Acute or persistent tooth pain always signals a need for an urgent visit to the dental office. The most common cause of dental pain is tooth decay, a bacterial infection that can spread through many parts of the tooth, and even into the gum tissue. Sometimes, tooth pain could possibly indicate that you may need a root canal treatment — a procedure that not only relieves the pain of an infection deep inside the tooth, but also can keep the tooth from having to be removed. Other times, pain may be caused by a loose filling or sensitive tooth or a cracked or chipped tooth. The only way to know for sure what's causing your tooth pain is to make an appointment at the dental office right away.
Traumatic Dental Injuries
A knocked-out permanent tooth requires quick thinking and immediate action. You'll increase the chances that the tooth can be saved if you pick it up without touching the root, gently clean it off with water, and put it back in its socket facing the correct way. Hold it in place with gentle pressure as you rush to the dental office or emergency room. If you can't replant it immediately, tuck it between the patient's cheek and gum, or carry it in a container of cold milk.
For a more traumatic injury such as a tooth that has been moved or loosened, treatment needs to occur within six hours. However, if there is uncontrollable bleeding, go immediately to the ER. Fortunately, other dental injuries that happen most frequently are less severe. The most common traumatic dental injuries are chipped teeth. If a tooth is chipped, try to find any pieces that have come off, as it might be possible to reattach them. Make an appointment for an office visit as soon as possible, and bring the pieces with you.
Gum Tissue Emergency
Injuries and infections involving the soft tissues of the mouth may also require emergency treatment. The tissues of the gums, tongue, or cheek lining can be damaged by accidental bites, falls, sports injuries, and scalding liquids. They may also suffer injury from foreign bodies that become lodged below the gum line, and they can develop painful and potentially serious abscesses. A periodontal (gum) abscess is a pus-filled sac caused by an infection and is usually quite painful. Abscesses require immediate attention at the dental office.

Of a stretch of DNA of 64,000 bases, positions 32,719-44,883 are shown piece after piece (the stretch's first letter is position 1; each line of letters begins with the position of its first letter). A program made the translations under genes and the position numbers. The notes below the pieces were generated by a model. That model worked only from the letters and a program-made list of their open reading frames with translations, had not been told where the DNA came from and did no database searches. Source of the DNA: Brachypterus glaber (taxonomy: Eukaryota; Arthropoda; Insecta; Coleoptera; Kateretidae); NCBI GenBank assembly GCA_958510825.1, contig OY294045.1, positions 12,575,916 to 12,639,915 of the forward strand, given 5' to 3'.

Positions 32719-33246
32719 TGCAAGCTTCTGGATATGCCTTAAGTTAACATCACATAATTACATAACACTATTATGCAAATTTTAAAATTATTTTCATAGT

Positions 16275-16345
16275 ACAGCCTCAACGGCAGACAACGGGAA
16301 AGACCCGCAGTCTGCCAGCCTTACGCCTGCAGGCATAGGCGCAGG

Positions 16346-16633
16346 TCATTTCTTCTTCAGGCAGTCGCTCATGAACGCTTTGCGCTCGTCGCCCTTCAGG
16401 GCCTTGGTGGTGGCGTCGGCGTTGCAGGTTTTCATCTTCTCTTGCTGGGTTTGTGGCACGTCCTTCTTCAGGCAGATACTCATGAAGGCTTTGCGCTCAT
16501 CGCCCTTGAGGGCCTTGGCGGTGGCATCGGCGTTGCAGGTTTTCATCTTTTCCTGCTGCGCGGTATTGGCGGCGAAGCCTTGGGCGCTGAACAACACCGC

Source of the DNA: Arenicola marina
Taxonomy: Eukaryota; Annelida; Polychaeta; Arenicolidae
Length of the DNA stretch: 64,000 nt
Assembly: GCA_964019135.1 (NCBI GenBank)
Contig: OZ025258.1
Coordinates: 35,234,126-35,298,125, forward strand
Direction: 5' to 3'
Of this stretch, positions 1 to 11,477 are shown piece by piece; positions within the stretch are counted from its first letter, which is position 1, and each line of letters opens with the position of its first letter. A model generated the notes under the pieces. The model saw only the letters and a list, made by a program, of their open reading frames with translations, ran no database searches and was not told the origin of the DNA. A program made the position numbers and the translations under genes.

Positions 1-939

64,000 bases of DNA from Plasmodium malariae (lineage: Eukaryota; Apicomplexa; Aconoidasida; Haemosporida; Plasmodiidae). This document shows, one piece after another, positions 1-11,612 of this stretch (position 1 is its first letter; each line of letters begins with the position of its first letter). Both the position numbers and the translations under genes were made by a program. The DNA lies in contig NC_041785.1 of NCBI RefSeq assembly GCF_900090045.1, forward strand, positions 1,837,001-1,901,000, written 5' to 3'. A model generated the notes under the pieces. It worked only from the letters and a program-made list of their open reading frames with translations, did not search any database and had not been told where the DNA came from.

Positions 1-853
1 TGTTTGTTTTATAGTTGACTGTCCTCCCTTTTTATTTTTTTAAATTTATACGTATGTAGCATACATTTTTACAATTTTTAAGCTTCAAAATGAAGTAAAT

Any injury to the soft tissues of the mouth should be rinsed with dilute salt water. If there is visible debris, it should be cleared. Bleeding can usually be controlled by pressing a clean, damp material to the area for 10-15 minutes. If this does not work, go to the emergency room immediately.
A foreign body lodged beneath the gum line can sometimes be gently worked out with dental floss or a toothpick. But if this can't be accomplished easily, make a dental appointment so the area does not become damaged and/or infected.
Description Of Dental Emergencies
1. Uncontrolled bleeding that won’t stop
2. Painful swelling in or around your mouth
3. Pain in a tooth, teeth or jawbone
4. Gum infection with pain and swelling
5. Trauma involving facial bones, potentially compromising the airway
6. Dental trauma causing pain or swelling
7. After surgery treatment (dressing change, stitch removal)
8. Broken, fractured or knocked out tooth
9. Denture adjustment for people receiving radiation or other treatment for cancer
10. Denture adjustments or repairs when function is impeded
11. Biopsy of abnormal tissue
12. Abscess, or localized bacteria infection resulting in localized pain and swelling
13. Dental treatment required prior to critical medical procedures
14. Third molar (wisdom teeth) pain
15. Final crown/bridge cementation if the temporary restoration is lost, broken or causing irritation or pain
16. Defective restorations causing pain
17. Replacing temporary filling that is causing pain